Now think again about this for a moment. That fire was not due to natural causes. It was not due to an accident. It was not just set by people.
IT WAS SET BY THE NEGLIGENCE OF OUR GOVERNMENT.
Friends were killed. Livelihoods were shattered. Property was destroyed.
And it was avoidable. It need NOT have happened.”Read More »
The wind was relentless as I took a break from work in my home office to drive “down the hill” to Littleton and have some Chinese food for lunch around 1:00. On the way back home I noticed smoke in the distance high in the foothills that appeared to be was close to where I lived, but it is hard to tell exactly from down below.
As I drove up Deer Creek Canyon I caught glimpses the smoke plume growing higher, each time hoping it was not close to where I lived. No such luck. As I turned up High Grade Road it was clear that the smoke was in the vicinity of my home. Anxiously I turned up S. Kuehster Road and drove directly to the Lamb School House where I could see it was the controlled burn my neighbors and I had watched with great concern the past days. I remembered getting a call from a neighbor the day the burn was started by the Colorado State Forest Service. She was concerned that she could see a large smoke plume from Denver where she worked and was concerned about her house. There was no notification of the burn for those of us on S. Kuehster Road. One neighbor did call and was instead told about the controlled burn taking place the same day in Ken Caryl, but not even an acknowledgement of the Lower North Fork Burn, as we now know it.
I was worried because the wind was howling at that time and it was hard to imagine that this was a good thing, but I had no idea the horror that lay ahead for me and my neighbors.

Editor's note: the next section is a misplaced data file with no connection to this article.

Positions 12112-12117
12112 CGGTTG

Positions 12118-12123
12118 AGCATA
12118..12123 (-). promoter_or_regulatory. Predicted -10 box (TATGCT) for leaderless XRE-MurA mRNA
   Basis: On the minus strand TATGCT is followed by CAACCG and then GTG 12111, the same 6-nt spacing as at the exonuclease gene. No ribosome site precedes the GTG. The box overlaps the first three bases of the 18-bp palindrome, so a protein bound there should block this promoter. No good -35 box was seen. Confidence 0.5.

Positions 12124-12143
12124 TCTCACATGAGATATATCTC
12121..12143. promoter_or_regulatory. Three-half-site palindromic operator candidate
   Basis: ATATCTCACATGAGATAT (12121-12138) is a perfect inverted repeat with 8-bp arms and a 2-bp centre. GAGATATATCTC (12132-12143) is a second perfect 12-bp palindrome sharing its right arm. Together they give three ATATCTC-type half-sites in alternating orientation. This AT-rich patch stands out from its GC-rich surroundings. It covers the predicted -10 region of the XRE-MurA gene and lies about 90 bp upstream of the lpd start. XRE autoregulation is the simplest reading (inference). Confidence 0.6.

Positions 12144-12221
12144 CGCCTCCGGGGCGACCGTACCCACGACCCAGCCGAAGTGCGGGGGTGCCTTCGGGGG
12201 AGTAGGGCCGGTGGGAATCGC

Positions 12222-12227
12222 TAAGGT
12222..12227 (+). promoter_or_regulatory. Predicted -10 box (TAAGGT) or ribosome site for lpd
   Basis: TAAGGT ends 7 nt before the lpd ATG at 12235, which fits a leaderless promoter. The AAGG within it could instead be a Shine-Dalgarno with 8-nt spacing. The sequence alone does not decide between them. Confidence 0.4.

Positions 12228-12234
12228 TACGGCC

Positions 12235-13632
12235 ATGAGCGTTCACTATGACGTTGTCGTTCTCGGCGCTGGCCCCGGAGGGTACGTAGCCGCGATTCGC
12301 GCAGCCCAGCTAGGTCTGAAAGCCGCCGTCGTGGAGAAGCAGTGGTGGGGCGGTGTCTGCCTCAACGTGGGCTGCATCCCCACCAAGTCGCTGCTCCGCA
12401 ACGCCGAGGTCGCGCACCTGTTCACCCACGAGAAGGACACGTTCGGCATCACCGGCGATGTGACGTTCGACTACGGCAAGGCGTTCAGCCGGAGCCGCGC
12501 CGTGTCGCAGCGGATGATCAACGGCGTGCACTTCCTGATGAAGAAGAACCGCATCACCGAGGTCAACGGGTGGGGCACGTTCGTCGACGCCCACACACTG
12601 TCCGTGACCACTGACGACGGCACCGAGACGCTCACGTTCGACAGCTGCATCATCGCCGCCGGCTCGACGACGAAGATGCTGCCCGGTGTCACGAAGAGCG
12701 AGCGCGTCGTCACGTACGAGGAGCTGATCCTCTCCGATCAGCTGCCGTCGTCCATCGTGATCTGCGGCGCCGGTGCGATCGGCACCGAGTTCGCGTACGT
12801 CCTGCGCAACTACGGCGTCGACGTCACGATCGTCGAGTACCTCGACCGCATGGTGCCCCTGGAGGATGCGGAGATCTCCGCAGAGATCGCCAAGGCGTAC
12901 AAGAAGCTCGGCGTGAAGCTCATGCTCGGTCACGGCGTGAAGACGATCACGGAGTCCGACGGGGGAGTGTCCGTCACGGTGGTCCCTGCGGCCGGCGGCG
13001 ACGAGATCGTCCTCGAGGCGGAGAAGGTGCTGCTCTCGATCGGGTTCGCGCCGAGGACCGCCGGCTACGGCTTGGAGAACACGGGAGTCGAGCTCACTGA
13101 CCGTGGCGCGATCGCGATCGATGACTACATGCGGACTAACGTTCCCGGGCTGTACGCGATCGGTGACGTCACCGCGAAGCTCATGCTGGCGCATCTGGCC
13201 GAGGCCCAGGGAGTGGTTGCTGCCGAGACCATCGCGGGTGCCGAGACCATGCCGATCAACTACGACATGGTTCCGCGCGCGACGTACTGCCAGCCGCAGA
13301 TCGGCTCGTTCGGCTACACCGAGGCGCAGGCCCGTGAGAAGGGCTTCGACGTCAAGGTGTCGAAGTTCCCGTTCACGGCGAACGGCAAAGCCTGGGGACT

When I returned home I turned on the Fire Scanner. I then called two of my neighbors to compare notes on what they were hearing and seeing since I did not have a direct view of the fire. What we heard on the scanner could best be described as chaos. We quickly decided we better start packing just in case the worst happened.
My wife, Mary Ann, had been visiting her family in Denver and was on her way home. I was able to reach her and told her to get home quickly because there was a fire. This was around 3:30. I remembered my insurance agent telling me that I should inventory the house with video in case of a catastrophe; of course we always put that off. I quickly ran through the house and videoed every room in 5 minutes. I grabbed the dog cages and was debating which car to take. I believed there was still plenty of time.
I started packing a bag; getting out my large suitcase I use for business travel. I remember thinking I should take comfy clothes and threw a sweatshirt into the suitcase. For no good reason I walked out to the upper deck to get some air and saw the forest on fire just below me and the sky turning black powered by gale force winds. I quickly closed the suitcase with just a sweatshirt in it as my wife walked in house.